Wim Hof is the brainchild and inspiration behind much of what Carney has to say.

There is also a few documentaries on Wim Hof:

He, Scott Carney, also mentions the November Project, a free fitness program dedicated to “Human development and community building through empowering group workouts.”

Grade: C

Reading the Preface and Introduction was sufficient enough for me. Perhaps this idea is better suited as an article with a few links to those he draws inspiration from. Plus, I hate cold water. So there’s that.

For more on . . .

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The Glass Castle, by Jeannette Walls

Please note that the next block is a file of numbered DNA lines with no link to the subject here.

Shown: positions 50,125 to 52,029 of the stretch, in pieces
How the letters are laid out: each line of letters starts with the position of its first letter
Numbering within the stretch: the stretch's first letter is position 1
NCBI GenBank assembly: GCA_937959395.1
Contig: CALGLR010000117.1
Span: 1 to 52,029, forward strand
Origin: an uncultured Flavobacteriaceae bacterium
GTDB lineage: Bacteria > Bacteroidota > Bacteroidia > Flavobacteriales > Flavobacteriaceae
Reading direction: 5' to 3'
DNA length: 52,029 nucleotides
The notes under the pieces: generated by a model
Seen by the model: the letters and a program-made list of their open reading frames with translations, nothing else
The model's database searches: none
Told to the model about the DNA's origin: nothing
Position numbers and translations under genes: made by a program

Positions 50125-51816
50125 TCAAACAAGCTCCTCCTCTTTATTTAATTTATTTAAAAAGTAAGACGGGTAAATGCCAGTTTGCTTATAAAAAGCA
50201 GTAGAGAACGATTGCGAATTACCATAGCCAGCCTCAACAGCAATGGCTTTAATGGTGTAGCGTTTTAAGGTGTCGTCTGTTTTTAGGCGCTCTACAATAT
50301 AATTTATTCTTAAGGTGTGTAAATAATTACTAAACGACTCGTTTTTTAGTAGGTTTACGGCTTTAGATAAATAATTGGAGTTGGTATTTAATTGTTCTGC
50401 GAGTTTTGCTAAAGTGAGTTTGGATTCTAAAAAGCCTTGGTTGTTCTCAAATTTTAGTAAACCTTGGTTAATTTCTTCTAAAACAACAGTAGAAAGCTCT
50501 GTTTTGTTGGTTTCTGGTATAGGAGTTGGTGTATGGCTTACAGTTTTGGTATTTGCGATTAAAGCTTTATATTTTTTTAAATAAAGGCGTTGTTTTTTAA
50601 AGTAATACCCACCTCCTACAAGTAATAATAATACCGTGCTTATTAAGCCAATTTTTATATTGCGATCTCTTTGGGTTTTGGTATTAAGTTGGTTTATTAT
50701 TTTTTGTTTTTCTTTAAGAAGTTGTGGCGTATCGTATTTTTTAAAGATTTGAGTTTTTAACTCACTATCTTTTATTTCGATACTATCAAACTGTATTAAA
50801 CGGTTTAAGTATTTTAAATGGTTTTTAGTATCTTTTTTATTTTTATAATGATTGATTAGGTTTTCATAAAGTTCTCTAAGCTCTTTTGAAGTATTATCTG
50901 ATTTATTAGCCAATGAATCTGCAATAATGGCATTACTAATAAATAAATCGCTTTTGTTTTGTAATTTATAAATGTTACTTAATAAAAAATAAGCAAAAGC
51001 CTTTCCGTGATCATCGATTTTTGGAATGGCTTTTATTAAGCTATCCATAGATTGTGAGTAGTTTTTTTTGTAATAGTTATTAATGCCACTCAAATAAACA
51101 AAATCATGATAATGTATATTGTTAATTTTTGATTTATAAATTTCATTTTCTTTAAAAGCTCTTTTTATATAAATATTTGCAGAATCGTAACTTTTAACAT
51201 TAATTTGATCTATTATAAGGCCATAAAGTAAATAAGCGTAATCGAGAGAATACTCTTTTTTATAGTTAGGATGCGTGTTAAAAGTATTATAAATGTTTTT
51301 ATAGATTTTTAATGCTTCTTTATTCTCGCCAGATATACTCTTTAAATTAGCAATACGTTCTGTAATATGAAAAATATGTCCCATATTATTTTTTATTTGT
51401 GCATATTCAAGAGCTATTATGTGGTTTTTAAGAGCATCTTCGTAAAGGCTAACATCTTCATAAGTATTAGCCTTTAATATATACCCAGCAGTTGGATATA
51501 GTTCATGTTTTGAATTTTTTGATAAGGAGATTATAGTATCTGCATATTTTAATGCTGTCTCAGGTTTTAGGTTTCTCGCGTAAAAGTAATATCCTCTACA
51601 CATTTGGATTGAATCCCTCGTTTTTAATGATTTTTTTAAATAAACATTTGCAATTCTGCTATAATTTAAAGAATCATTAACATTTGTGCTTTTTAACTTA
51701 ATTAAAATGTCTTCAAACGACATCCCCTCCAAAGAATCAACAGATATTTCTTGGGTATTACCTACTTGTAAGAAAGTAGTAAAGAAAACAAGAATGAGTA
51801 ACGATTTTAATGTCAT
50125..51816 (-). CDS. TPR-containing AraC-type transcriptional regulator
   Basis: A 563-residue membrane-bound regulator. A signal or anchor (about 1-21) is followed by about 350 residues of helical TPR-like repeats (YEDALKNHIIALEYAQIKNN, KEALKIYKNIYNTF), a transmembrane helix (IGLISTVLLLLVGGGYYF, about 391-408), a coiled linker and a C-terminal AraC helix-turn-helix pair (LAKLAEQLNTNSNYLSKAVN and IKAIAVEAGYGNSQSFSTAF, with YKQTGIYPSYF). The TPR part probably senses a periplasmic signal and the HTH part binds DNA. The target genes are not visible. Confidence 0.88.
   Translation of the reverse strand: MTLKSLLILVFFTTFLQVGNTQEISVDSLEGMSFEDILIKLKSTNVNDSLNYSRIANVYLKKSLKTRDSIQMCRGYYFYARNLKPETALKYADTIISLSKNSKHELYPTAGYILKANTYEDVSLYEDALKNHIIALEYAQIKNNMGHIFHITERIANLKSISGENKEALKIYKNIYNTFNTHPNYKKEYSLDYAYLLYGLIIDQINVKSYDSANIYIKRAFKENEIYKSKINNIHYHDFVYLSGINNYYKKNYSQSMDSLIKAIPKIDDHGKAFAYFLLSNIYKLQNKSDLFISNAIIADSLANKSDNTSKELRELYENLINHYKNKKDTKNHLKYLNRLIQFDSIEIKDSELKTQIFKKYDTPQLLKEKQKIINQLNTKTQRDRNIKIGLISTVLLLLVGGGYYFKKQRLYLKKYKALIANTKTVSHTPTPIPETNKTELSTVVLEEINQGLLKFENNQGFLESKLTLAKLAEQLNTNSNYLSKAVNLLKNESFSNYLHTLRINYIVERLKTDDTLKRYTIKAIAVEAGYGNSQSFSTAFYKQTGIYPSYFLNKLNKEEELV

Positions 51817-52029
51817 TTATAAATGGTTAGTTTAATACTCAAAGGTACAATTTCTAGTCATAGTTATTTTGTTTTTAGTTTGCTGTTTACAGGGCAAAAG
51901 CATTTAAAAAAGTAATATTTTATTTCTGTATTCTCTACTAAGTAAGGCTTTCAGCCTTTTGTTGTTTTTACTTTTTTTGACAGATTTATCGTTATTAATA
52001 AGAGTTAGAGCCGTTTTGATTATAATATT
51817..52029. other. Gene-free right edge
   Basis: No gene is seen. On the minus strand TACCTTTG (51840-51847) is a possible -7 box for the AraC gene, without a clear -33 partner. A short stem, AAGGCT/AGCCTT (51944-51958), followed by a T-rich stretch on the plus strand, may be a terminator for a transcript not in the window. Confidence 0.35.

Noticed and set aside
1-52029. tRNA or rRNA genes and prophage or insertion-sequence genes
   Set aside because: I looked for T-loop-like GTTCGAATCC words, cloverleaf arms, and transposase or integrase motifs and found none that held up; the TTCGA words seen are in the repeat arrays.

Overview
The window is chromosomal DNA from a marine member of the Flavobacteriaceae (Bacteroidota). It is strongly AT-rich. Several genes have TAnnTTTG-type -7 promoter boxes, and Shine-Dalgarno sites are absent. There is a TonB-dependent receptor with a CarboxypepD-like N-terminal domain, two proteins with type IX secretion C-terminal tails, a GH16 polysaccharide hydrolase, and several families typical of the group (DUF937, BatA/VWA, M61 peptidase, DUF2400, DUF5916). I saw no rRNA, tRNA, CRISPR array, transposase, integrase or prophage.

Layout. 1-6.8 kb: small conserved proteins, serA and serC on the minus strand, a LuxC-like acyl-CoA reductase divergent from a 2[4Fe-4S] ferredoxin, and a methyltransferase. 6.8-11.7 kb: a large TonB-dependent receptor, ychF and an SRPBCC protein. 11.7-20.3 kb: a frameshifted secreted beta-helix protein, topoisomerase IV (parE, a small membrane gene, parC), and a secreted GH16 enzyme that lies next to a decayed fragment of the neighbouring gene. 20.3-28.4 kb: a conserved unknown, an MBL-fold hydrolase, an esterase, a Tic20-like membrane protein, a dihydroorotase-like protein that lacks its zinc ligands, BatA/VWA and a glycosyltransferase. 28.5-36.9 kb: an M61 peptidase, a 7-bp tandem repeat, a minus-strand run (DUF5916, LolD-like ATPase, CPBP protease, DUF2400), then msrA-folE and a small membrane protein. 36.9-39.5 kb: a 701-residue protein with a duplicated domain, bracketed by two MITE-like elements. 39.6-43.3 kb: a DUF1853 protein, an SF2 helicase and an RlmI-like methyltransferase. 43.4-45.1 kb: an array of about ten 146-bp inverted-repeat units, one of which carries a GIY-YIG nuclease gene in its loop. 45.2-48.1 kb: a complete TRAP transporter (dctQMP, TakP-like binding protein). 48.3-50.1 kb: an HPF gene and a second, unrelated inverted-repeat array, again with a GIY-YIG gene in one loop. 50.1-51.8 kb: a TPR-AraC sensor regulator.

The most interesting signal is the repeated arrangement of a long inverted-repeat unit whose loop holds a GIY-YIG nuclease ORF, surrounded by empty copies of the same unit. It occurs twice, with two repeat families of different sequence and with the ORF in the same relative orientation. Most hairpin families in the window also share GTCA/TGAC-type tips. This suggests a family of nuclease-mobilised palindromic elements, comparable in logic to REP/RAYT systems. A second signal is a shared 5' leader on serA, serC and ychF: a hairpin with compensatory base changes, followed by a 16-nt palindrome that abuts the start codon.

An English teacher asked me to read this and let her know any thoughts I might have, since she will be teaching it next year. Here is what I wrote her:


Book cover:  

Cover it before handing out to students (if I’m a guy, I’m not interested). Plus, the cover does little justice, I think, for the book. So, have the students create a cover that catches the theme, mood, and important symbols of the book. Then, on the back, instead of a synopsis, write a brief explanation for why they designed the book cover the way they did, citing various scenes and/or quotes.  

You could then reveal the actual cover and have them analyze it’s portrayal of the book: Where does it work? Where doesn’t it?  


Possible connections: 


Favorite Quotes:  

  • “Mom, however, thought it was one of the most beautiful trees she had ever seen” (pg 35). You can do almost an entire lesson on this opening paragraph: